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Private Equity, Construction Groups Applaud Infrastructure Plan Shifting Financing Burden to States, Private Sector

Funding Questions Loom Over President's Plan for $200 Billion in Federal Investment for Overhaul of US Infrastructure
February 12, 2018
President Trump's infrastructure proposal contemplates the sale of Washington Dulles International Airport (pictured above) and other federally owned assets.
Credit: Washington Dulles International Airport.


The Trump Administration on Monday finally sent Congress its long-awaited plan to overhaul the nation's infrastructure, a 10-year program that proposes using $200 billion of federal funding to stimulate up to $1.5 trillion in spending to overhaul U.S. highways, bridges, rail systems and airports.

Half of the federal funds would go toward incentive-based grants to match financing raised by state and local governments for rebuilding projects. The 53-page outline proposes that the federal government consider selling such federally owned properties such as Washington Dulles International Airport, Ronald Reagan Washington National Airport and the Tennessee Valley Authority (TVA) electrical system and other assets "where the agencies can demonstrate an increase in value from the sale would optimize the taxpayer value for federal assets."

In addition to $100 billion for direct grants, President Donald Trump's plan, part of a $4.4 trillion White House budget proposal, calls for $50 billion for infrastructure projects in rural areas, $20 billion for large "transformative" projects, and $30 billion for a variety of existing infrastructure programs.

Lobbyists for construction and private investment groups embraced the president's goal of addressing the estimated $4.6 trillion shortfall in needed improvements to roads, highways, bridges, water systems, schools and transportation systems.

Mike Sommers, president and CEO of the American Investment Council, a lobbying group for the private equity industry, embraced Trump's plan, noting that private investment firms have "record levels of dry powder on hand" as well as business expertise to manage the revitalization of critical U.S. infrastructure projects.

"Private-equity investors of all sizes are ready to invest in new infrastructure projects that will create jobs, improve local services, and strengthen communities across America," Sommers said. "Public-private partnerships are a proven method to bring much-needed financing to large-scale projects, and private equity firms have long been a part of these successful collaborations."

Michael Burke, chairman of the Business Roundtable Infrastructure Committee and CEO of AECOM, a Los Angeles-based multinational engineering firm that builds, finances and operates infrastructure assets in 150 countries, praised Trump's plan as "an important first step." in renewing America's aging infrastructure, but urged Congress to move with urgency..

"Accelerating permitting processes and attracting private investment are critical components to fixing our roads, bridges, airports and seaports," Burke said in a Business Roundtable statement. "In order to sustain and modernize our infrastructure, Congress also must find a solution to shore up federal transportation trust funds. Inaction is not an option."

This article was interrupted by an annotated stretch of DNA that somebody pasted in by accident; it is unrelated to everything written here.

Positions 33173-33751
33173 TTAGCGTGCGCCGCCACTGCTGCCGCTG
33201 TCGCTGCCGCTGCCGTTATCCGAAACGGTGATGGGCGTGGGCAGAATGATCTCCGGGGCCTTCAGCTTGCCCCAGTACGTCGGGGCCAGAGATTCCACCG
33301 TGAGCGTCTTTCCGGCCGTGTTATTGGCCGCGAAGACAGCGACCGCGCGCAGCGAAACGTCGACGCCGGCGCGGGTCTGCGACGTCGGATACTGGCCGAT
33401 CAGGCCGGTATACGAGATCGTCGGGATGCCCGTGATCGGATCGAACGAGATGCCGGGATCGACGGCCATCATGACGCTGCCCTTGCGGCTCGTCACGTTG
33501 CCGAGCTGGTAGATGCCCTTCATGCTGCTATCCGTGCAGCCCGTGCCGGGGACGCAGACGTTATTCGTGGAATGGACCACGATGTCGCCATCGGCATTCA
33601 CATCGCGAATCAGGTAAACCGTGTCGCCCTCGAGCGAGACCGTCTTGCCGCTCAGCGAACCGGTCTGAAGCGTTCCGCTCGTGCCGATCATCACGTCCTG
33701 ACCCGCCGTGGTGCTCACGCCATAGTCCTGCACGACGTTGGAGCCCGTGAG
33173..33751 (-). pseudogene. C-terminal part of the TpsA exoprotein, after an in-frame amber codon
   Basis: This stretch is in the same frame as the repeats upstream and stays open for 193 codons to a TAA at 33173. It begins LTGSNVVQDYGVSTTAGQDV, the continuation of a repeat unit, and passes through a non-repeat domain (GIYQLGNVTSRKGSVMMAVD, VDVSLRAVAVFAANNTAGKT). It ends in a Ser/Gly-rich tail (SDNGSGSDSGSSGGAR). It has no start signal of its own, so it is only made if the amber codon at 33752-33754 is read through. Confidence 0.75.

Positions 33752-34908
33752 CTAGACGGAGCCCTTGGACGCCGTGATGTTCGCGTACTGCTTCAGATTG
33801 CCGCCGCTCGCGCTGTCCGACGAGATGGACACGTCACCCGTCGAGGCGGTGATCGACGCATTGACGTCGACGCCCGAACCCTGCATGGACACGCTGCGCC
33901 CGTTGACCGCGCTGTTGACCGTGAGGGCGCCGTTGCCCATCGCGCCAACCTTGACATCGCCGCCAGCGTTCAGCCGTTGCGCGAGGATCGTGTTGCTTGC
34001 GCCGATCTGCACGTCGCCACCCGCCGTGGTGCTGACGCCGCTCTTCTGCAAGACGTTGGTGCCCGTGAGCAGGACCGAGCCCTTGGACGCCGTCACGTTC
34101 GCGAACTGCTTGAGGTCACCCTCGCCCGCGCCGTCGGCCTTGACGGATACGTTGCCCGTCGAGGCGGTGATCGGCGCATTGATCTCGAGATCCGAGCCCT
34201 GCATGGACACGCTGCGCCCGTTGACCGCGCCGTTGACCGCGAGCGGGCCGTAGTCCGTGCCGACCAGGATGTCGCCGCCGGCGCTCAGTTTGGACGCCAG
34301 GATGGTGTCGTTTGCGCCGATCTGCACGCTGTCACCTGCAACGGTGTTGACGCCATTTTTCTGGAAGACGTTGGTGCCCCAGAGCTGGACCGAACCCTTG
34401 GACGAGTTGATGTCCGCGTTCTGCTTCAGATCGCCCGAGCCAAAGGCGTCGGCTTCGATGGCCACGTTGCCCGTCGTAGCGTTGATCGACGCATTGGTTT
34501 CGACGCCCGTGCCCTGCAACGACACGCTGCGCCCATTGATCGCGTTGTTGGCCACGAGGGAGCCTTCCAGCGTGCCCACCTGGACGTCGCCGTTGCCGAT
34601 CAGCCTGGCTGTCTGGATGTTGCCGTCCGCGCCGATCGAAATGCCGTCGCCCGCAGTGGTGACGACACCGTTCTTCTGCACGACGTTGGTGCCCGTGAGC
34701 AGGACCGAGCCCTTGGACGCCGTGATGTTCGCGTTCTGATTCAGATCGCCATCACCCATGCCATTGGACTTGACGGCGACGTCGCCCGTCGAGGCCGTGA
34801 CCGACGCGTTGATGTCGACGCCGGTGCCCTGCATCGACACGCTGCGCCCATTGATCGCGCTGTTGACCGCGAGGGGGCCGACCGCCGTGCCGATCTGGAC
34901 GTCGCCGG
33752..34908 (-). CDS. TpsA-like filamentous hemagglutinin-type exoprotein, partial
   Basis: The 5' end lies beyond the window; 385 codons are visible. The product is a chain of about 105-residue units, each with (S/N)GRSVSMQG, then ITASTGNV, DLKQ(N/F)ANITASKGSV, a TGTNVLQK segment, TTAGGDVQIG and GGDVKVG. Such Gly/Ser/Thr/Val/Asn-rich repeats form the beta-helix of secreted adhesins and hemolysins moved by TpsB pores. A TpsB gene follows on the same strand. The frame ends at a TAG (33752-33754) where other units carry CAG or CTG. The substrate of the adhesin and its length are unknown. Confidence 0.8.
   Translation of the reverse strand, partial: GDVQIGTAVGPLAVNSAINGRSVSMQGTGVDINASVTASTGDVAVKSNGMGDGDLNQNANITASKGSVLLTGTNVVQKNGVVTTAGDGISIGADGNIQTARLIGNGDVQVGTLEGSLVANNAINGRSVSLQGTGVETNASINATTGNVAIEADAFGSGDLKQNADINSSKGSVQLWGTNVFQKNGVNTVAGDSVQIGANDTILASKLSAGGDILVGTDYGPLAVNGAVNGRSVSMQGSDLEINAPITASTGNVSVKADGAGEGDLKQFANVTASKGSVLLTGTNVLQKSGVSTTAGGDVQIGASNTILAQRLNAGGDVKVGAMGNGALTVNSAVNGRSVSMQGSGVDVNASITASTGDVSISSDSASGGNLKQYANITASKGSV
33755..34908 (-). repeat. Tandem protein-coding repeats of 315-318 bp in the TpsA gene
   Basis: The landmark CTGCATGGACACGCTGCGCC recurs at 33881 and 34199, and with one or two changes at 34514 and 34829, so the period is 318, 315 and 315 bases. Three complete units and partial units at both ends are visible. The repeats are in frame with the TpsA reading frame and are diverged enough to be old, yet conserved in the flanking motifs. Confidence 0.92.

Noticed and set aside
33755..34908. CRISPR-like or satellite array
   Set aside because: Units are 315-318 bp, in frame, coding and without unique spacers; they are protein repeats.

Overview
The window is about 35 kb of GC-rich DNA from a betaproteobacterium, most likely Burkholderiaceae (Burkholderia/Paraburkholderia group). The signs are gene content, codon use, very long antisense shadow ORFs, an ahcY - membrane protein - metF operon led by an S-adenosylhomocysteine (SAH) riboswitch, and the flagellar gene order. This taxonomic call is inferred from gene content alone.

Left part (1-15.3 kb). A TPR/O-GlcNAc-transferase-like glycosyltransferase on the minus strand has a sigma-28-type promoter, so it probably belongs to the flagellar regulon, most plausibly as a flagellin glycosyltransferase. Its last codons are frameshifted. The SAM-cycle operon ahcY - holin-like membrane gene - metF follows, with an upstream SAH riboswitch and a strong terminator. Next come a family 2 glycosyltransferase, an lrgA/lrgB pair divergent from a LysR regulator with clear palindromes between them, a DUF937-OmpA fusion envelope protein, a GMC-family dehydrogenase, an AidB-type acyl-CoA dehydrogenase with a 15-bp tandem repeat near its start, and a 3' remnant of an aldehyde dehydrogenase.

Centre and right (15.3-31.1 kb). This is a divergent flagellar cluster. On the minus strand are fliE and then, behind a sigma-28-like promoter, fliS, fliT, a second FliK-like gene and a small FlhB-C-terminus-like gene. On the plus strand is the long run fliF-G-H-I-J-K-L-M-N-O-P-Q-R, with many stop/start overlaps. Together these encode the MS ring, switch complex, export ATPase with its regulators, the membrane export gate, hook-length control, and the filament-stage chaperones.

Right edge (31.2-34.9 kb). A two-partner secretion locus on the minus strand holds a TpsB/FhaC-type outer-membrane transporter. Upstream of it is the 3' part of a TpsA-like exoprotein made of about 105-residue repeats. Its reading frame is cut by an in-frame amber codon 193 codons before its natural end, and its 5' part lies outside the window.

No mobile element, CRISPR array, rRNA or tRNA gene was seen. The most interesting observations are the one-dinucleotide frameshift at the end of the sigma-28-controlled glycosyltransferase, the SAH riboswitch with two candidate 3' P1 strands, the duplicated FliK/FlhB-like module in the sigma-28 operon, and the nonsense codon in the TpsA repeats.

Democrats, who are promoting their own plan that calls for larger amounts of federal infrastructure spending, said the Trump plan's reliance on private capital would result in hundreds of dollars a year in tolls for regular Americas. Even groups that applauded the president's infrastructure goals such as the Associated General Contractors of America, noted that the plan faces an uphill battle in a divided Congress.

"The details of this proposal are important, and many, including this association, will seek changes to further improve upon the president's concept," said AGC Chief Executive Stephen E. Sandherr. "Yet, the most significant aspect of today's release is that it signals the start of what should be a timely, bipartisan and bicameral process to identify the best ways to fund and finance desperately needed improvements to our public infrastructure."

National Retail Federation President and CEO Matthew Shay noted that the urgent need to rebuild America’s outdated infrastructure has long been a priority for the federation and its members, which face daily challenges in moving freight quickly and efficiently to meet consumer demand amid a rapid rise in e-commerce.

"For decades, we’ve seen a lack of investment in infrastructure, and American companies, workers and consumers have paid the price," Shay said in a statement. "From congested ports to deteriorating railways, roads and bridges, there is no shortage of pressing issues that must be addressed."

"We hope bipartisan discussions will advance meaningful solutions to our infrastructure needs, including a long-term sustainable funding source that treats all transportation system users fairly," Shay added.

Heidi Learner, chief economist with national tenant representation firm Savills Studley, said the funding mechanisms in the proposed budget for the infrastructure plan's goal of building projects through public-private partnerships "is very light on actual details."

"It's particularly light about where the private-sector investment is going to come from, and what the incentives are for the private investment to come forward," Learner said. "It leaves a lot of the decision making to the cities and states."

As envisioned, the proposed budget forecasts an $873 billion deficit in fiscal-year 2018, a $984 billion deficit in 2019 and a $7.1 trillion total deficit from 2019 to 2028. Such a high deficit would likely spur interest rates to move higher, raising the cost of capital as well as the required returns needed on any type of infrastructure investment, Learner said.

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